Saturday, April 7, 2012

"You DON'T Know What That Is???"

If someone were to ask me, “Wait… who’s George Washington?” then sure, I’d be tempted to widen my eyes in shock, turn my mouth into a gaping hole of “what-the-fuck”, and spout a familiar accusatory we’ve all used… but anymore, I hope to never act on that temptation.

Haven’t you ever been at a party and the acquaintances you’re trying to ingratiate yourself with reference the latest hip new movie to hit cinemas, say, Sweaty Brooding Badass III: Full-Throttle Fury and Very Expensive Pyrotechnics. For whatever reason, you’re just out of the loop on this one and you’re not sure what they mean. You ask perfectly honestly, “Huh? Sweaty Brooding Badass III? What’s that?” Now, you know it’s a movie, but that wasn’t your question. Nonetheless, your fellow partiers instantly recreate the expression I explained above, and bellow, “WHAT? You DON’T know what Sweaty Brooding Badass III is?” or something similar like, “WHAT? You’ve NEVER heard of SBB III?” You’ll also get this reaction if you haven’t heard of Patrick McStudnose, the star of SBB III, or his sultry, D-cup, 18”-waist co-star, Ashley Sexington. People gawk and are instantly the judge, jury, and executioners of your social fate in that one moment of natural ignorance.
I understand it’s just a conversational quirk nothing more beyond a reaction of surprise to someone being unaware of what seems so well known. I’m more interested in the reason people do this and I don’t find “wuh, I dunno, it’s just what people say,” a satisfying answer. I think that, however you try to color it, this is a mannerism rooted in arrogance.
Before you get out your “now see here”s in defense of your own usage of the phrase, I am not saying you’re Gaston from Beauty and the Beast, but there is an inherently condescending tone to the phrase itself.
 It is especially so when someone does this seriously, even if they have a grain of humor to it. I have seen people react with genuine bewilderment when someone admits to not knowing about a certain movie, book, band, celebrity, or even commercial. It was in high school when I first experienced it: during a group conversation in Spanish class, Adam Sandler came up, for whatever reason. At the time, I didn’t know who that was. I made the mistake of asking who is Adam Sandler and phrases akin to this article’s title were thrown at me by a few people. (Today though, I know who he is and automatically associate the name with forgettable comedic mediocrity.)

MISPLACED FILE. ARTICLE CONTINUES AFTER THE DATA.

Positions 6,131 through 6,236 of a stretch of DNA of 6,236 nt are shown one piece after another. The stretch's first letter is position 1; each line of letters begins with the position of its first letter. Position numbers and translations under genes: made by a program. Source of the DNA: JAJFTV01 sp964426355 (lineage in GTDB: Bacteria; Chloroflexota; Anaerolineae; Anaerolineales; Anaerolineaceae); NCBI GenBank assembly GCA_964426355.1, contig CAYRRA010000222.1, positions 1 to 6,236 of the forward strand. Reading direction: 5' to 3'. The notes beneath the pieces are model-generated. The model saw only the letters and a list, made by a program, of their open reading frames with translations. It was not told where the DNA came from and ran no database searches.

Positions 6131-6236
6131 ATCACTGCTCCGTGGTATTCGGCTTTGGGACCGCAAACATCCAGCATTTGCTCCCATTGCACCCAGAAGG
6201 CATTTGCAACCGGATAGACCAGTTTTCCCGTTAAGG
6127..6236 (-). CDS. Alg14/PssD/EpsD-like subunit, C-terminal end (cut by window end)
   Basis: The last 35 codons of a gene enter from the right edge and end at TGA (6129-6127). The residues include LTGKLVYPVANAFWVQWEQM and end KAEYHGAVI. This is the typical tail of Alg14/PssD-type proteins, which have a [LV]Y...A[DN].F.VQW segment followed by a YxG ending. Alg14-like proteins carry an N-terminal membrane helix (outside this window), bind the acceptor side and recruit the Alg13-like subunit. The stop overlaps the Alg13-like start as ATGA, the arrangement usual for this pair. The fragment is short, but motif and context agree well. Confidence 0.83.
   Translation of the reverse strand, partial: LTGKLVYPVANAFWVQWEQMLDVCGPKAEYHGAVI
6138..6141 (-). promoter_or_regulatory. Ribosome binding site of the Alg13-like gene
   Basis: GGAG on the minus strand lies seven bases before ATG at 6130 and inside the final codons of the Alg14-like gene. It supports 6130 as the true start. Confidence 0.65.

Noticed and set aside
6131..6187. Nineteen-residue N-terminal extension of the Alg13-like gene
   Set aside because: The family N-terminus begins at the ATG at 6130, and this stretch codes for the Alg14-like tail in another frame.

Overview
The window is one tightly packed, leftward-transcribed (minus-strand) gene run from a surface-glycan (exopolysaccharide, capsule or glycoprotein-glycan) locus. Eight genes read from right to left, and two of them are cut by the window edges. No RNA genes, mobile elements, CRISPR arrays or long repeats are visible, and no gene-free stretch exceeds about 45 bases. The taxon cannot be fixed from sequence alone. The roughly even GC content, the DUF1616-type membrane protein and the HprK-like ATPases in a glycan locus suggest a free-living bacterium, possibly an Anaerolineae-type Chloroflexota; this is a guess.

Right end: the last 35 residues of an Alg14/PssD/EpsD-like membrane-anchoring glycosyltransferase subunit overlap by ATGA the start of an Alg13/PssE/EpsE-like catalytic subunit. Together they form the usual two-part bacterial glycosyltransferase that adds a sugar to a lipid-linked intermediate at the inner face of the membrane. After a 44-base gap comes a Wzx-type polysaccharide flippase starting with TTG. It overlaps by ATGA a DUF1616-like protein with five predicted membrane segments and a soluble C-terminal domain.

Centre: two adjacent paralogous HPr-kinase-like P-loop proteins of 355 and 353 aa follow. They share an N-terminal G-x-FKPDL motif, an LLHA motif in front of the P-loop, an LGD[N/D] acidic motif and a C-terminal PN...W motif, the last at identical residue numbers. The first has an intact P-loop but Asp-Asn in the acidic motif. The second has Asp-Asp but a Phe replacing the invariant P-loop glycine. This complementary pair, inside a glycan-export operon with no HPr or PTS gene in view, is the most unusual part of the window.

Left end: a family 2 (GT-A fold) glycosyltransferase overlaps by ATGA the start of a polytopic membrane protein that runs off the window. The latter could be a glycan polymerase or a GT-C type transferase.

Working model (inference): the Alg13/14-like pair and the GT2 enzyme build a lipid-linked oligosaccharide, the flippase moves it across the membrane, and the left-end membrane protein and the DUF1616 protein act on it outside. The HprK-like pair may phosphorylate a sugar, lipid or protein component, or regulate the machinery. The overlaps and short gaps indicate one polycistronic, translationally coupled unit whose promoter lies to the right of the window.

I’ve noticed this happens mostly in a social context and on topics of pop culture. After all, “how could you NOT have heard of Mean Girls?!?” Why are we made to think that, with pop culture, we MUST be IN THE KNOW about certain things or else you are an uninformed and unsavvy person? The idea is ridiculous that my set of interests ought to be the basic cultural encyclopedia that everyone else should be attuned to.
Look at it this way: what is the purpose of the phrase? Why do you say it and why with that particular inflection? At its heart, the sentence is designed to express disappointment with a person’s subject-specific knowledge not being on par with yours. In a way, you feel they have invalidated themselves to you by not knowing who Neil Patrick Harris is. It can even go so far as the George Washington example; then, you’re just wondering if that person was raised under a rock hidden inside an isolated closet at Guantanamo Bay.
But there is really no polite or well-meaning way to dish out this phrase, except perhaps ironically. Used in its typical form, it comes from a place of assumed superiority, albeit only as far as knowing about something the other person doesn’t. “Oh, you can’t keep up with us when the topic turns to the lineups of the band Yes? I won’t take a second to educate you, I’ll mock you for your lack of knowledge!” Beneath the scolding lies a false superiority that shouldn’t happen in any conversation in which the participants are thinking about their meanings and intentions. Throwing that moment of belittlement at someone is needless and implies a desire to impress rather than educate. Ignorance is unattractive, certainly, but scorn is an unnecessary reaction when namedropping doesn’t ring a bell.
I’ve found that when someone does not catch a reference I make, no matter how obvious it may seem to me, I will enlighten them with calm brevity. There is that reflex to want to put someone in their place for being unaware of the rules of Fight Club (and damn, I just broke the first two…) but holding doors open in a conversation rather than slamming them shut with laughter is more constructive overall. That way, everybody’s happier, which is what John Lennon would have wanted, right?
Wait a second… you’ve never heard of John– 

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